I may not be my happiest-go-luckiest self as of late, but I'll get back there.  Because after all, I'm choosing all of this.  Individually, everything makes me happy; all of it together is just a bit overwhelming right now.  It's kind of like opening a puzzle for the first time, dumping out all of its beautiful, colorful pieces, yet still saying to yourself, "How the fuck will I ever put this all together?"  ...But then eventually, even if it takes a little time, you do.

And that's why, every day, at some point, I know... I'll never give up.

Happy Running.  :)

 My beautiful boys (Logan, age three, and Cooper, age three months (as of tomorrow!)

I'm excited to finally launch my new coaching website:

Wednesday, January 18, 2017

Comeback Time

Aaaand just as I sit down to start my first post in over 11 weeks, Cooper of course drops the loudest poop ever... hold up.

Mm k, now that Cooper is dry and smiling (don't lie - you smile too after you poop!), let's try this again...

Yeahhhhh, I just pooped!

...Cooper Reid Goff was born happy, healthy, and adorable on November 29th.   I think he looks just like me, although when I tell people this, they laugh.  Whatever.  He's a pretty cool lil' dude when he's not crying, and we're semi-coherently managing all middle-of-the-night feeds solely because of his cuteness factor.  We're excited to move forward as our lil' family of five (Zoe will always be my first baby!), especially now that...

I FEEL HUMAN AGAIN.  I'm not gonna lie, December challenged me, both emotionally and physically, almost to the point that I don't even remember the month anymore.  Between my recovery, learning Cooper's needs, just-turned-three-nager Logan being off school for three weeks, being inactive and indoors, Christmas, not sleeping, and my raging hormonal swings (i.e. lotsa irrational tears), there were moments I thought I belonged in a psych ward.  Oh, and to all the mamas on Facebook that make like everything is so perfect, which therefore makes other mamas question what the heyull they're doing wrong, can you please get real?  Because you know that after you snap 'n' post that two-second photo of your baby/toddler smiling, he/she is not smiling.  Ready, like this:

Facebook "appropriate" photos:
 Logan loves Christmas!

Such a peaceful Christmas elf!

Two seconds later (and not quite making the Facebook cut):
 Logan hates Christmas!

Such an angry Christmas elf!

K, thanks.  So yeah, back to feeling human again.  Now that Cooper is establishing more of a routine and is old enough to go out in public, I don't feel so "coop"ed up anymore.  Furthermore, having gotten a boob infection (better known as mastitis, or as I like to call it, masTITis), I decided to call it quits on pumping, which gives me another level of, call me selfish if you'd like, freeeeedom.  And of course, after awaiting this day for about five months, on January 10th, I went for my first run again.  HALLELUJAH!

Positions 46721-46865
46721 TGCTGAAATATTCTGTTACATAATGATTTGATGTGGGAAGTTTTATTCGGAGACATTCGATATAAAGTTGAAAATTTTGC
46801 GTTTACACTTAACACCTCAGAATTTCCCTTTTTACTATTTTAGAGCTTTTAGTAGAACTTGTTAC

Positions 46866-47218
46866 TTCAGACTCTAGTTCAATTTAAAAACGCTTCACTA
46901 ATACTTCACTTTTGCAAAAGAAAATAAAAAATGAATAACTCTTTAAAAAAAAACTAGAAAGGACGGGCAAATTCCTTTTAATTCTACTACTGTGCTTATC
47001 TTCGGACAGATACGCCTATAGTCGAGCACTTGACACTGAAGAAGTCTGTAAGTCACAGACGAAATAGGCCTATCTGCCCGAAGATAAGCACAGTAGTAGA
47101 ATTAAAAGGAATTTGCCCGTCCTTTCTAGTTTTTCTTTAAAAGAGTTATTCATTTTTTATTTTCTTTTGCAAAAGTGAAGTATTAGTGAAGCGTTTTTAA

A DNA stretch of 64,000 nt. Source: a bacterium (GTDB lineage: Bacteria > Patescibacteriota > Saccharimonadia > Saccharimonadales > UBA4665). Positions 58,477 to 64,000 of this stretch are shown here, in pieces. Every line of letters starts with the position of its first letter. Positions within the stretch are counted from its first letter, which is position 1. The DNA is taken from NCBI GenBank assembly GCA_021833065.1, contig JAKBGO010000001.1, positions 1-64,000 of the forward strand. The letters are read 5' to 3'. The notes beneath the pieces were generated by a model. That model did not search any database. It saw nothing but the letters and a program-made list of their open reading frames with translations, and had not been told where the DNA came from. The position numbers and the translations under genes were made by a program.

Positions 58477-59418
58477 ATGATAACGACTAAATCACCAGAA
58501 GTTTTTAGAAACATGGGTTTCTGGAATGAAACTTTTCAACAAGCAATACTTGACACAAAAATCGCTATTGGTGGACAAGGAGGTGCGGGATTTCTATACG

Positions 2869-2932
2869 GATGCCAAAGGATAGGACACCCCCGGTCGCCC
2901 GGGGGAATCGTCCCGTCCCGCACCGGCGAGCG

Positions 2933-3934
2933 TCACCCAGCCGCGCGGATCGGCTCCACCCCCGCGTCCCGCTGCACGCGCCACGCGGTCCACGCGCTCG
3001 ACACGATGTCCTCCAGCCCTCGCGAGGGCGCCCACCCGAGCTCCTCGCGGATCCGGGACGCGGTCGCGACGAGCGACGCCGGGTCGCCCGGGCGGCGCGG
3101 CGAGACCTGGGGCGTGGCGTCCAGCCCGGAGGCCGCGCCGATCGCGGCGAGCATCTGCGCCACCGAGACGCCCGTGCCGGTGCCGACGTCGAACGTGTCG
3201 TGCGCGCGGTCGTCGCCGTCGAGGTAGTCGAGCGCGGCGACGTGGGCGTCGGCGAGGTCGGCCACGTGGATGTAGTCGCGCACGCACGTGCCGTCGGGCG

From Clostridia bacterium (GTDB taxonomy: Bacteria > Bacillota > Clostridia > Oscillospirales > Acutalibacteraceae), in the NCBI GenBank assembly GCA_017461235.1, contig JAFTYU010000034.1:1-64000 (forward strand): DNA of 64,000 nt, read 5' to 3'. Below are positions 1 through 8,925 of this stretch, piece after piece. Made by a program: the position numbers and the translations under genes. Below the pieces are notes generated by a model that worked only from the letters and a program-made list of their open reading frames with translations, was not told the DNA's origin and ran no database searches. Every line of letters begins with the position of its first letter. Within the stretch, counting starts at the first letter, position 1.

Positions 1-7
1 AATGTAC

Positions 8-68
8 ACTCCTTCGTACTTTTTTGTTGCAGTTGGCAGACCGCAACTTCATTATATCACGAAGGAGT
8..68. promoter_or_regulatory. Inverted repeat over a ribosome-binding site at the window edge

...Day one was a 2.5 mile run.  It was only supposed to be two miles, but my cloudy brain thought that 1.25 miles out + 1.25 miles back = 2 miles.  Oh okay.  Anywho, the run felt amazing.  I mean, my lungs burned like shit, but I knew to expect that.  Having been back at it for a week now, I've gone four miles at the longest and plan to hang at this mileage for another week or so.  The good news is that I feel like I can run A LOT farther; I just don't want to compromise my comeback.  I'm keeping the effort level easy as well and am happy to be hitting under 8's in doing so.  

I have a long road ahead in reaching my 2020 Olympic Trials Marathon qualifying goal, but I'm okay with that.  I'm very confident, and the training for me is the fun part anyway.  While I'm likely to race a marathon again before the end of 2017, this one will just be about being back out there (I mean, don't get me wrong, I will still race).  My focus right now is to heal from pregnancy, get my core and general strength back, and gradually return to the form I was in at the end of 2015.  Not to mention, I still have about, ohhh, 10 pounds of the 3B's (boobs, belly, 'n' butt) to shed, but that will happen in time.  The plan is that come early 2018, I will be fully targeting the OTQ standard. 

Speaking of the OTQ standard, although there has been no official announcement yet from the USATF, an inside source has informed me that it will remain at 2:45:00 for women unless the actual Olympic standard eases again (the USA trials standard cannot be faster than the Olympic standard).  The qualifying window will open on September 1, 2017, and the Olympic Trials race location/date will likely not be determined until the end of 2017.

Happy Happy Happy
comeback running!